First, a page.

Bill, as I've mentioned, as having an annus mirabilis. The birding year of all years. He had visited RSPB Loch Lomond, and was waxing lyrical about how impressed he was. His tick list for the day was ridiculously impressive both in terms of quality and quality. I had use of the Father-in-law-mobile, and decided that it was time for me to try somewhere new. Surprised myself by finding it relatively easily. Would my day come close to Bill's?

In terms of birds, no. Nowhere close. It was, though a quality visit. The reserve is impressive in layout and habitat. I was lucky with the weather, I got a decent day list, the highlight being a very obliging tree pipit, and the trip was just really, really enjoyable. Hard to put into words, but I just got a really positive feeling from it. The reserve is comparatively new, and the word on the street (trail?) is that its being managed for birds and birders, not for the general public, so maybe it was that. Who know. Definitely worth a visit again.

Bill had also tipped me off about terns at Ardmore Point, and I decided to stop off, as it was 'near' my road home. Highly creative use of the adjective 'near', the kind of creativity that only birders use.

The tide was far out, but a few waders were visible through my shiny new scope. Also got great views of a seal, and took a photo for Mrs GreenSand to get all jealous over. Cos irritating your spouse is a clever idea.... I did get Sandwich Tern though, so really can't complain. Journey home notable only for the exploding car on the motorway, though to be fair that could be any day on the M8 motorway.

With things going quite well, and having one of my midweek days off planned, I opted to get adventurous. I'm wary of the price of fuel, so would be reluctant to have a big day out at Fowlsheugh for auks. My new shiny scope meant that there were other options- my lucky fulmar at Dunbar made the decision easier. Yellowcraigs/ Fidra in East Lothian is somewhere I'd heard lots about, but only visited once. The scope made it do- able, and with Fidra being an island, it gave me a static point to practice my seawatching with. And I needed the practice......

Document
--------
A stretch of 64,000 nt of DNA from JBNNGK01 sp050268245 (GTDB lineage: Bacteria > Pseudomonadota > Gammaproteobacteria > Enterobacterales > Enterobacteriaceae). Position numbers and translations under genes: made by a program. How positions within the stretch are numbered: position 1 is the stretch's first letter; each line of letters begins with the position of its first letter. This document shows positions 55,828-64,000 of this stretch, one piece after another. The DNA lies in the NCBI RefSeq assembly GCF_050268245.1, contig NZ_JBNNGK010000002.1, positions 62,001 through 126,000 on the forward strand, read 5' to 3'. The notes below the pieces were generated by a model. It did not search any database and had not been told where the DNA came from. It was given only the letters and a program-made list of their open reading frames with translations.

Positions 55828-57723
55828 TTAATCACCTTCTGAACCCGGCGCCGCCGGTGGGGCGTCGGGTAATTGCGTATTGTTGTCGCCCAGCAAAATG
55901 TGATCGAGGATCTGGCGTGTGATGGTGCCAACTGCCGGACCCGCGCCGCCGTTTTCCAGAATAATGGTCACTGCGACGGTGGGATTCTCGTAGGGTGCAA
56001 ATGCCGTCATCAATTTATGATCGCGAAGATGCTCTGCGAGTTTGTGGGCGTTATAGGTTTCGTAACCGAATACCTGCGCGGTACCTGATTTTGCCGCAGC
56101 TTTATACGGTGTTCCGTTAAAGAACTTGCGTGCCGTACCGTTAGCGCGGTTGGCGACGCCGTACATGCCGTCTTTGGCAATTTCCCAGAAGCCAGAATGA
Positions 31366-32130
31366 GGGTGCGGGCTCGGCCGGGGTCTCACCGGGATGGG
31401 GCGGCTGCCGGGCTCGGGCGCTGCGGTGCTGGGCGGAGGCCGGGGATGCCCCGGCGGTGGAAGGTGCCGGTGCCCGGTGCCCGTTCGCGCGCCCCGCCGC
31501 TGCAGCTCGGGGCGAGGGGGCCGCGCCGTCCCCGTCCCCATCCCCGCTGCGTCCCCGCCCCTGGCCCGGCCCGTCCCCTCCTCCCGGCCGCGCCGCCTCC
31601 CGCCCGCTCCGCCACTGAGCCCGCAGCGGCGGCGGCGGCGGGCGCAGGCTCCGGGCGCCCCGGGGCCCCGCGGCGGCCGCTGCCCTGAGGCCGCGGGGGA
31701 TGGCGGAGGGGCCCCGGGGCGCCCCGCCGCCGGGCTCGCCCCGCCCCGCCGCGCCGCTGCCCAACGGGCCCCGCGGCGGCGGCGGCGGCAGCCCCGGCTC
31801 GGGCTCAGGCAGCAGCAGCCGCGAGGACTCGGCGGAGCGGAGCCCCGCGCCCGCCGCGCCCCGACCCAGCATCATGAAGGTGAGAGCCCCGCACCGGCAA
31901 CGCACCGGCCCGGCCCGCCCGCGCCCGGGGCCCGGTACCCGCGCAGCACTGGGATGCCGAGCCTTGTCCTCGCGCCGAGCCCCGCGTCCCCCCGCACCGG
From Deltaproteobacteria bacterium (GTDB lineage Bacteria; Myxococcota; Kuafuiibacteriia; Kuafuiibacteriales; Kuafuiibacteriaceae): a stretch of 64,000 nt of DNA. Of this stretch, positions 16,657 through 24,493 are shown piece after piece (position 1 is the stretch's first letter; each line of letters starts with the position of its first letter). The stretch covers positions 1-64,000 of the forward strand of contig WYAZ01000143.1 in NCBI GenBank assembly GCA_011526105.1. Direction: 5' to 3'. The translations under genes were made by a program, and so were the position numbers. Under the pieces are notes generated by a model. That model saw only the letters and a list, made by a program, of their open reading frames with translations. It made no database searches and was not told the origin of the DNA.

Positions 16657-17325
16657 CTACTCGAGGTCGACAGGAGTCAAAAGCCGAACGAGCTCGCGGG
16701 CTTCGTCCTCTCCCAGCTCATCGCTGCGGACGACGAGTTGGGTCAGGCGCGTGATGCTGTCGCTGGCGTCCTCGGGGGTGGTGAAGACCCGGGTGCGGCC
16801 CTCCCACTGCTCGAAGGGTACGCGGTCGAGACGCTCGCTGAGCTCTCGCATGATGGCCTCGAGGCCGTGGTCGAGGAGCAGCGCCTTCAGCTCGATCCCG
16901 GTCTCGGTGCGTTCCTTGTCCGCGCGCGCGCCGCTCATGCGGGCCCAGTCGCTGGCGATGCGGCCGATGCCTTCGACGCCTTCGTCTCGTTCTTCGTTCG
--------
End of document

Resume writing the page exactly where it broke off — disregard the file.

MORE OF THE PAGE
Usual warblers in the forest, plus eider out on the water. Fulmar doing their stiff- winged flight over the Eastern part of the Island, with guillemot on the western. A patient search, though, got me my hoped-for-but-not-expected bird- puffins. 2nd year tick, only my third ever. Impossible without the scope, but what a massive buzz it gave me. Still elated, I stopped off at Musselburgh scrapes to try out the scope again. The scrapes were quiet (the sea even quieter) but I did get little ringed plover. Tick 3 for the day, best ever views (normally distant, but I have a scope now, you know....) and a fantastic way to top off a great day and month of birding.

I mentioned at the start that you can wish your year away easily. Warbler season, autumn migration, the new listing year. I've made the most of almost all of the days birding that I get (the crap day at Musselburgh excepted) and find a lot of joy in spontaneous, even commando, birding. Despite being 48, and loving birds for 40 years now, birding still excites me in a way that I can't imagine other hobbies or passions ever could. Commando birding is one thing, but having a day planned in advance, especially if its a few days distant, gives you the thrill of anticipation. You look forward to it, you count down the days, you daydream at work and miss important things your boss tells you during meetings.

And you know, its ok to wish those days away because at the end of it, you will be birding.

Stay healthy, stay safe folks.

John